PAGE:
Will Don Imus be defiant or contrite? Will he mock his skeptics while making his triumphant return to radio Monday.
MSNBC and CBS Radio fired Don Imus after he made racially charged comments during a broadcast in April.
Or will he muzzle his mouth?
"That question is part of the drama of his re-emergence," said Michael Harrison, publisher of Talkers magazine, an industry trade journal. "Imus faces some choices."
Imus isn't talking, yet, but it's safe to say radio's best-known curmudgeon will have lots to say when his show kicks off at 6 a.m. ET Monday on WABC-AM and other Citadel Broadcasting Corp. stations around the country, ending his nearly eight-month banishment from the air.
The morning show will be simulcast on cable's RFD-TV, owned by the Rural Media Group Inc., and rebroadcast on radio in the evenings.
Monday's four-hour premiere will be broadcast from Town Hall in Times Square, where $100 tickets were sold to benefit the Imus Ranch for Kids With Cancer.
After its debut, the Imus spectacle will be on 6-9 a.m. weekdays, from a studio across the street from Madison Square Garden.
Not much is known about the show's format, other than at least one black person will participate regularly, along with longtime newsreader Charles McCord. Imus, through a spokesman, declined to comment.
Whether this will temper his staunchest critics, like Rev. Al Sharpton, is unclear. Sharpton's spokeswoman said the civil rights leader wasn't commenting. In Boston on Friday, a group of black community leaders protested a local station's plan to air the Imus program.
MSNBC and then CBS Radio jettisoned Imus in April after he called the Rutgers University women's basketball players "nappy-headed hos."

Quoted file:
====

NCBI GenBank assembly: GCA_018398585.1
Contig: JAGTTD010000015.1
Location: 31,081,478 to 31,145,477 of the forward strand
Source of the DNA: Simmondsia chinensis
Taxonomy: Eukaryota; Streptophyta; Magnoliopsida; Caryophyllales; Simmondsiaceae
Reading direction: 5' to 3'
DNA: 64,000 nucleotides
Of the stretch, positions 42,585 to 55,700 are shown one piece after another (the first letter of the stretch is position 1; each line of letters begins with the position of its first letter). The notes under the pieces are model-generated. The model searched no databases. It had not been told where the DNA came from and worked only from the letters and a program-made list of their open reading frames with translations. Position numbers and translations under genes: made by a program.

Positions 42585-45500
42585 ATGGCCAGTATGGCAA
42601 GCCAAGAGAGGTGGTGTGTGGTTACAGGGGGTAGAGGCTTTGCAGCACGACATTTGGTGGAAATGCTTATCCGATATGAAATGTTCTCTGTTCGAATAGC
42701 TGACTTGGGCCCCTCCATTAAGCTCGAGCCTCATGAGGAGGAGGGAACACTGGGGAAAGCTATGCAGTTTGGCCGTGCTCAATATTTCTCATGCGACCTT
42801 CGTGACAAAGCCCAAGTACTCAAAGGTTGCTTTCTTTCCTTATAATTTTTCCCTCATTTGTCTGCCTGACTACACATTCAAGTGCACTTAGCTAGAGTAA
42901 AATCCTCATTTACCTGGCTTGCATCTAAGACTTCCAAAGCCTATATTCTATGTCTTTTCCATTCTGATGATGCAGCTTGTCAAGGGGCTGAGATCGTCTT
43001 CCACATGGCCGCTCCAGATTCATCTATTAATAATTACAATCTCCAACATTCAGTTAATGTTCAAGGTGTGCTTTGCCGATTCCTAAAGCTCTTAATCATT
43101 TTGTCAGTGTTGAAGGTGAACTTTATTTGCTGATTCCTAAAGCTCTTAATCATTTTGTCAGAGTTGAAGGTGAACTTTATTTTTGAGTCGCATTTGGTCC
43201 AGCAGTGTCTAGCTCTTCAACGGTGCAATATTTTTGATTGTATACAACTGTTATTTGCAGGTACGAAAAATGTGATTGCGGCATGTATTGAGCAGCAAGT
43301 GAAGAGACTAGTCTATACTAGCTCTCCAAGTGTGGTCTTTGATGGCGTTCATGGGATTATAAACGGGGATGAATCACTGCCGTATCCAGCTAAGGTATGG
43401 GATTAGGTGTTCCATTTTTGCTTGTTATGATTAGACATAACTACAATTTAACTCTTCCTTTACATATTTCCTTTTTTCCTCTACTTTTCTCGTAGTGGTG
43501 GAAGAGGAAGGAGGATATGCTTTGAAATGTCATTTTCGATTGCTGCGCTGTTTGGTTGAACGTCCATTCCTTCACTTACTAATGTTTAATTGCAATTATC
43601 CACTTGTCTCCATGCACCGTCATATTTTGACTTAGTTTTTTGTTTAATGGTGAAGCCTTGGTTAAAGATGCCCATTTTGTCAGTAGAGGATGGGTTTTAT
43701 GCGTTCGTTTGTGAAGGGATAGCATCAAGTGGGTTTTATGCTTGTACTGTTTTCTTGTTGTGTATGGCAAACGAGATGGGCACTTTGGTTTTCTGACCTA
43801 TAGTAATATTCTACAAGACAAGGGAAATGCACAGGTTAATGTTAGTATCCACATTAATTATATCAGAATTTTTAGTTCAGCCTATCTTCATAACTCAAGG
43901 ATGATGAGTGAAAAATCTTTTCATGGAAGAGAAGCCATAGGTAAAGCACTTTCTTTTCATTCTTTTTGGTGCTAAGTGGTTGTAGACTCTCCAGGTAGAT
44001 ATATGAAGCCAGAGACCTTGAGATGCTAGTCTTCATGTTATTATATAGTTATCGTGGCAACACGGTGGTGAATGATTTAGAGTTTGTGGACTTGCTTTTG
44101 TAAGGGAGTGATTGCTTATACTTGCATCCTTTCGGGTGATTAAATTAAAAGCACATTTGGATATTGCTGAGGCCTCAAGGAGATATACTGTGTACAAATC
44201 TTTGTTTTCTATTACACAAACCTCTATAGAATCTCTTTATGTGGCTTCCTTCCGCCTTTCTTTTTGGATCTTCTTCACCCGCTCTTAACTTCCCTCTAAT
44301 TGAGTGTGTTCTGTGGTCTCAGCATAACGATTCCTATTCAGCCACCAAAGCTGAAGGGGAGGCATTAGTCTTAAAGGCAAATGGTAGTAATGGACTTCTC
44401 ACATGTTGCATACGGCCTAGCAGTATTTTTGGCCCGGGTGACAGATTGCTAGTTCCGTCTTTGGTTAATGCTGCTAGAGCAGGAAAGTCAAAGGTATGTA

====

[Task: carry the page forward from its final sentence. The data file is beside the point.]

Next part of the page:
Imus' nemesis, Howard Stern, told The Associated Press in a recent interview that his acerbic competitor's career had peaked.
"At this point, I don't think he's very relevant," Stern said. "People will tune out within a week. I defy you to listen. It's like a rodeo -- you know, see how long you can ride a bull? See how long you can keep listening to Imus."
The people who helped orchestrate the Imus comeback believe he'll succeed and say he's learned his lesson since the Rutgers debacle.
"I don't have any doubt on his future," said Phil Boyce, WABC-AM program director. "He'll obviously be wiser, smarter and a bit more careful. He's learned from this. I'm not concerned that he'll have a repeat."
"Obviously we are doing this because we think we can make more money," Boyce said. "There's an opportunity to charge more for our advertising rates. I am not ashamed of saying it is about the money. We are running a business."
RFD reaches nearly 30 million homes, but with Imus on board the 24-hour cable network hopes to boost that number to 50 million over the next two years.
Rural Media Group Inc., which caters to a rural audience, hopes to crack urban markets with the mass appeal of Imus. Love him or hate him, people will tune into Imus, said Patrick Gottsch, founder and president.
"There is a real void in the morning with Don Imus not on the air," Gottsch said. "He's apologized heavily for the comments. He knew he made a mistake. You learn, you move on and I think most folks already have forgiven him."
Neither Boyce nor Gottsch would reveal how much money Imus is getting.
"It's the biggest deal by far we've ever done," Gottsch said. Imus signed a five-year agreement with RFD.
Boyce said he's paying to get the real Imus, and expects that to be the personality that emerges Monday.
"I'm not too worried that we're not gonna get the real deal," Boyce said.
But listeners might experience a different Imus, the same one who has morphed over the years, according to Harrison.
"Imus is just an interesting character," Harrison said. "I don't think that he is premeditated. I think he is a creature of the moment. He's a spontaneous human being. This is what he is. He has evolved over the years. Imus has been never stagnant. The tenets of his performances changed over there years by reinventing himself as the times demanded."
"If they're expecting him to stumble, they're going to have to wait for a long time," Harrison said